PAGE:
Why being corrupt is harder than you think – and why that should worry you
NEWS24 / 02 MAY 2018 - 08.46 / HELEN ZILLE
A red tape forest of rules has been created to prevent corruption in government. Honest officials must apply the rules without fear or favour. This is why I am more and more amazed at how people get away with corruption in South Africa.
Many of us have become inured to daily revelations of corruption in government.
Helen Zille, premier of the Western Cape. Photo: Archive
In contrast, I become more and more amazed. Not by what happens. But because I cannot fathom how it happens.
When I make this point during dinner-table conversations, people seem amazed at my amazement.
So in this column I will try to explain why each revelation amazes me more, using an example from my own office.
Last week, during our routine administration meeting, my Chief-of-Staff informed me that a formal investigation by our “internal control sub-directorate” had established that our office had incurred irregular expenditure.
“What?” I asked. “How was that possible?”
The answer I received is summarised below, including the relevant background and context.
It started with a small governance problem in a Western Cape town. This required my attention because provincial government has a constitutional responsibility of support and oversight towards local government. It is complex legal terrain, governed by many laws and regulations. So when a problem emerges in a municipality, I usually send in a legally qualified expert to assess the situation first, and advise me how best to proceed. This system works well.
In this case, the expert, Mr X, was duly dispatched to investigate municipality Y. He had to stay overnight.
My office went through the complex procurement process, choosing the cheapest of three quotes, in order to book Mr X into Guest House A.
When he arrived on the designated night, he found Guest House A was full. So he booked himself into the nearby Guest House B.
The problem arose because Guesthouse B was R76.90 more expensive than Guesthouse A. And this automatically triggered a chain reaction that resulted in a full-blown investigation lasting six months.
It produced two reports (comprising over 70 double-sided pages, with annexures), that had to be read and signed off by no fewer than seven officials.
I went through the two lengthy reports, page by page, to get a clearer understanding of how the system worked (which, after almost ten years as Premier, I still don’t understand) and why an over-spend of R76,90 could trigger an investigation costing many times the amount of the alleged irregular expenditure (which had, in any event, been fully explained).
I must stress that my intention in writing this column is not to target the officials involved. Quite the contrary. They did their job with extraordinary zeal, dedication, integrity and commitment.
The rationale behind the system (imposed by national Treasury) is to prevent a hypothetical situation from arising where a government official, for example, having to travel out of town regularly to a particular destination, might start his own guesthouse and charge government inflated amounts to stay there (perhaps for extended periods).
Or the (more common) example of a government official colluding with a service-provider for “extras” that are disguised as part of the procured service. In this instance, for example, the official may have ordered a bottle of wine, and asked for it to be disguised within the cost of accommodation.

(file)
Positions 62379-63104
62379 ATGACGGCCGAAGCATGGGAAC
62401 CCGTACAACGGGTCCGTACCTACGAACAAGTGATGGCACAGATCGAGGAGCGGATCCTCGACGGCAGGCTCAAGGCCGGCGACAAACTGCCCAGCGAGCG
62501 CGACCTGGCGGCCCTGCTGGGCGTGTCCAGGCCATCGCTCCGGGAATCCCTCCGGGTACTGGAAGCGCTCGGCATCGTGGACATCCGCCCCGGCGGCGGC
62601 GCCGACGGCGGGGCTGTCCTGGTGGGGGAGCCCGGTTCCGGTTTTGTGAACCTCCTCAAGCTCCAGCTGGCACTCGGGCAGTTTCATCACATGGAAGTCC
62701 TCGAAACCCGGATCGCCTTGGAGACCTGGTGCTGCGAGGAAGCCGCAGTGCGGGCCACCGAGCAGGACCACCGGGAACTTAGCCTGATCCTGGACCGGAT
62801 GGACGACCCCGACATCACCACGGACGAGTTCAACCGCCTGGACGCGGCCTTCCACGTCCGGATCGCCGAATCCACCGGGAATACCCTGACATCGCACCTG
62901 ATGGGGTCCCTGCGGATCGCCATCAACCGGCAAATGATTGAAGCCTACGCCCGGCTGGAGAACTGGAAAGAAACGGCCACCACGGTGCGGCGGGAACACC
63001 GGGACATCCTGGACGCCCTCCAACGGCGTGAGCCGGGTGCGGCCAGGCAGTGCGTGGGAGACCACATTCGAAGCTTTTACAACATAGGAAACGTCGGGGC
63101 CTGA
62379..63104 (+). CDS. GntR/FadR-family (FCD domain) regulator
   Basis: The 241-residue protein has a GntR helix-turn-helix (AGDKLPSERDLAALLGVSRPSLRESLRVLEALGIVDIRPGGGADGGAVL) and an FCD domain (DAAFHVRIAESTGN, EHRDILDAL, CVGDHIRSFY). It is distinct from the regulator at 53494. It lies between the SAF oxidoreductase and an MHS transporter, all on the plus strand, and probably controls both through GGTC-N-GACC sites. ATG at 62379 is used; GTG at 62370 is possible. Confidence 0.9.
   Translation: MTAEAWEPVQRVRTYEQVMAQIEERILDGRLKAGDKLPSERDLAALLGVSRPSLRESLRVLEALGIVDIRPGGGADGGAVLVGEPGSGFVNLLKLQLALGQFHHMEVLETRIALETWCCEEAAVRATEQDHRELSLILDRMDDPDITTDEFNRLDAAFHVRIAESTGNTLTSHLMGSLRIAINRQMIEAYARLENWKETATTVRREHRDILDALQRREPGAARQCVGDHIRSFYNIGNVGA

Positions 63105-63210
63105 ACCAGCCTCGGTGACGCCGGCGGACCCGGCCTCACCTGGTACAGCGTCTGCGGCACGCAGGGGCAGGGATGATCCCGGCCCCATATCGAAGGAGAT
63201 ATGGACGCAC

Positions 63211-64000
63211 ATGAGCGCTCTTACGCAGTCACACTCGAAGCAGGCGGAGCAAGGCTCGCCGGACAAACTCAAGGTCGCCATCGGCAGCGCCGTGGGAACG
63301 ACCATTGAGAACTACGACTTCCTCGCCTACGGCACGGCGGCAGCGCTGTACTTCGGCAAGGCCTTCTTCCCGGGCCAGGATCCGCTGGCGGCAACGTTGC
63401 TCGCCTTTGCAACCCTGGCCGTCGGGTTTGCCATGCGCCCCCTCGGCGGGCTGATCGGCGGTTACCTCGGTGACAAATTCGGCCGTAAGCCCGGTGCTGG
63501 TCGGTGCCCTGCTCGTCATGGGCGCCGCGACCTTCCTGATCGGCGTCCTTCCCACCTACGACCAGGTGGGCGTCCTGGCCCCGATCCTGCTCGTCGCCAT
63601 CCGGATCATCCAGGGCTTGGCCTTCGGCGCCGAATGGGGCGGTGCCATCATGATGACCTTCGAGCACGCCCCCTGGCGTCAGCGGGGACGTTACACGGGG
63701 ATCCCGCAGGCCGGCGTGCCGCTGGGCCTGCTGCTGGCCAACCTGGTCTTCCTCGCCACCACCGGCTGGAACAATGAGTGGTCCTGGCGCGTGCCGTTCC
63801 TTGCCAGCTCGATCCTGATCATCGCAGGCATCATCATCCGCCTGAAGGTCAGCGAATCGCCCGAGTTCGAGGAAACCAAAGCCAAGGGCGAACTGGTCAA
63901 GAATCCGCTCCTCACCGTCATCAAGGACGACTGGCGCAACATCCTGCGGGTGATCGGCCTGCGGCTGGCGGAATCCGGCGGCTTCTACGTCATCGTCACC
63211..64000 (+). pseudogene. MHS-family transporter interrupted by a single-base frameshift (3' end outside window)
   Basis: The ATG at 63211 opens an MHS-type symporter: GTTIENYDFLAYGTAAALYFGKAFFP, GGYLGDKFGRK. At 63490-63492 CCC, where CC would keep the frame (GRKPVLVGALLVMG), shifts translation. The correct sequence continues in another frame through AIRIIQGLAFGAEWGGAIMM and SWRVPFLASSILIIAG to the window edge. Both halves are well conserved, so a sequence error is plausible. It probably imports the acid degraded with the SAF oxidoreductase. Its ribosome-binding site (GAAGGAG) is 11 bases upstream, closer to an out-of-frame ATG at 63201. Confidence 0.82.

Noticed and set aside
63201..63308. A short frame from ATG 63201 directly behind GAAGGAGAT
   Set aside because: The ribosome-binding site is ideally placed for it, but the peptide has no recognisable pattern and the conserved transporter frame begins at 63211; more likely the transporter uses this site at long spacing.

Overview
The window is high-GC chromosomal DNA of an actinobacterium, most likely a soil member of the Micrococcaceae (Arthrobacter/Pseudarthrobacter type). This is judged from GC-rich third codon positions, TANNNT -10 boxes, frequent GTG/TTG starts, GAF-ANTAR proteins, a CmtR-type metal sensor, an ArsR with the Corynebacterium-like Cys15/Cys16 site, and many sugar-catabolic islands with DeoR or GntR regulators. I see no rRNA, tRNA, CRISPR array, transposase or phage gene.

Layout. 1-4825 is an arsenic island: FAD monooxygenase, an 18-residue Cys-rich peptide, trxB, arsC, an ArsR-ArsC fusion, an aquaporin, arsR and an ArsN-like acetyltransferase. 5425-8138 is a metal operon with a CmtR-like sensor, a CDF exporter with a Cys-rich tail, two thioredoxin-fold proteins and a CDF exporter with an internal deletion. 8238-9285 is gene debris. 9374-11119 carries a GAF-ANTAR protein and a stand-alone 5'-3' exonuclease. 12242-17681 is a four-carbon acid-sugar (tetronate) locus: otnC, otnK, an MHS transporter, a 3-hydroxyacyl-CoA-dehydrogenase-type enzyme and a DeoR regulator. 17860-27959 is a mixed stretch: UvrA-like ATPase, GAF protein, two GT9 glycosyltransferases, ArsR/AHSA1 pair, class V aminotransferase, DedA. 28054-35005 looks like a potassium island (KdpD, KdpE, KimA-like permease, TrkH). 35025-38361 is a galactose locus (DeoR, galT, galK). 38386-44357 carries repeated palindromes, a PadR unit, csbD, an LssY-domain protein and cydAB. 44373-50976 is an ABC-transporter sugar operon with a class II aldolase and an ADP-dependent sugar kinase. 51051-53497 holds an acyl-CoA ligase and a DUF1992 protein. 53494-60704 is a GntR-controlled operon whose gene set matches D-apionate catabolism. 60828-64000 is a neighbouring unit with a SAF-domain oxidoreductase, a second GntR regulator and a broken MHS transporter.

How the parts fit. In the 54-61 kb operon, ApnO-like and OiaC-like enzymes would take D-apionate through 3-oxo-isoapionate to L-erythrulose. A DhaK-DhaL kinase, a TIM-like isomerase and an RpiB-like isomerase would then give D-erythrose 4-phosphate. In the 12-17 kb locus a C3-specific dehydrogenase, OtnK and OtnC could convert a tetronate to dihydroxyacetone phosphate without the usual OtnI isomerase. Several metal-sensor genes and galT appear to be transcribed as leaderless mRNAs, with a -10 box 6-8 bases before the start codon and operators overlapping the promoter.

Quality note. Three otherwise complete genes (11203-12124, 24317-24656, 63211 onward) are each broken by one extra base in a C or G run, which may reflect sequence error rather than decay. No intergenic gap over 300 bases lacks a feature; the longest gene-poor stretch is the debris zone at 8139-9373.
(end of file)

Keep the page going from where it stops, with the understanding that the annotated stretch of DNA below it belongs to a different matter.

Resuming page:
A red tape forest of rules has been created to prevent these, and many other abuses that most honest human beings would be incapable of devising, even if they tried.
But honest officials have to apply the rules, without fear or favour, as they did with my office’s over-expenditure of R76.90.
Reading through the reams of correspondence on the matter, I must confess that I considered sending it to a stand-up comedian for a skit on the inner workings of government.
The first letter, from our Directorate: Financial Management (Internal Control), asks my office to provide reasons why 1) the cheapest quote was not utilised; 2) who had approved the change of guest house; and 3) why the Supply Chain Management office had not been informed of this, with reasons.
My office duly apologised and explained the background (that Guest House A had been full, despite the booking), and that Mr X needed to find another room, at short notice.
One would think that might be the end of the matter. Not so.
The next letter from “Internal Control” asked:
“Could you kindly indicate why [Guest House A] was fully booked?”
To which my Chief of Staff responded:
“We are, unfortunately, not in a position to indicate why [Guest House A] was fully booked… I understand that only on arrival when [Mr X] tried to check in, did he discover that [Guest House A] had been over-booked – hence the need for urgent alternative accommodation”.
This letter was dated 13 October 2017.
Because no adequate proof of the above explanation was provided (with supporting documentation) a full investigation was launched.
Six months later, the investigation resulted in a report, sent to my office, with a covering letter dated 18 April 2018.
“The purpose of this communication,” the letter begins, “is to inform you of the outcome of an irregular expenditure investigation in respect of [XYZ Travel] amounting to R76.90.”
After a full exposition of the legislative and regulatory framework (including the Supply Chain Manual 2017), the letter instructs my office to comply with the ameliorating recommendations in “Section 6 of the Approved Submission”, implement four remedial steps (in paragraph 5), and “complete the areas highlighted in yellow in the condonation template”.
It then concludes sternly: “You hereby have 14 days from receipt of this correspondence in which to execute the necessary, and provide proof thereof to Sub-directorate: Internal Control.”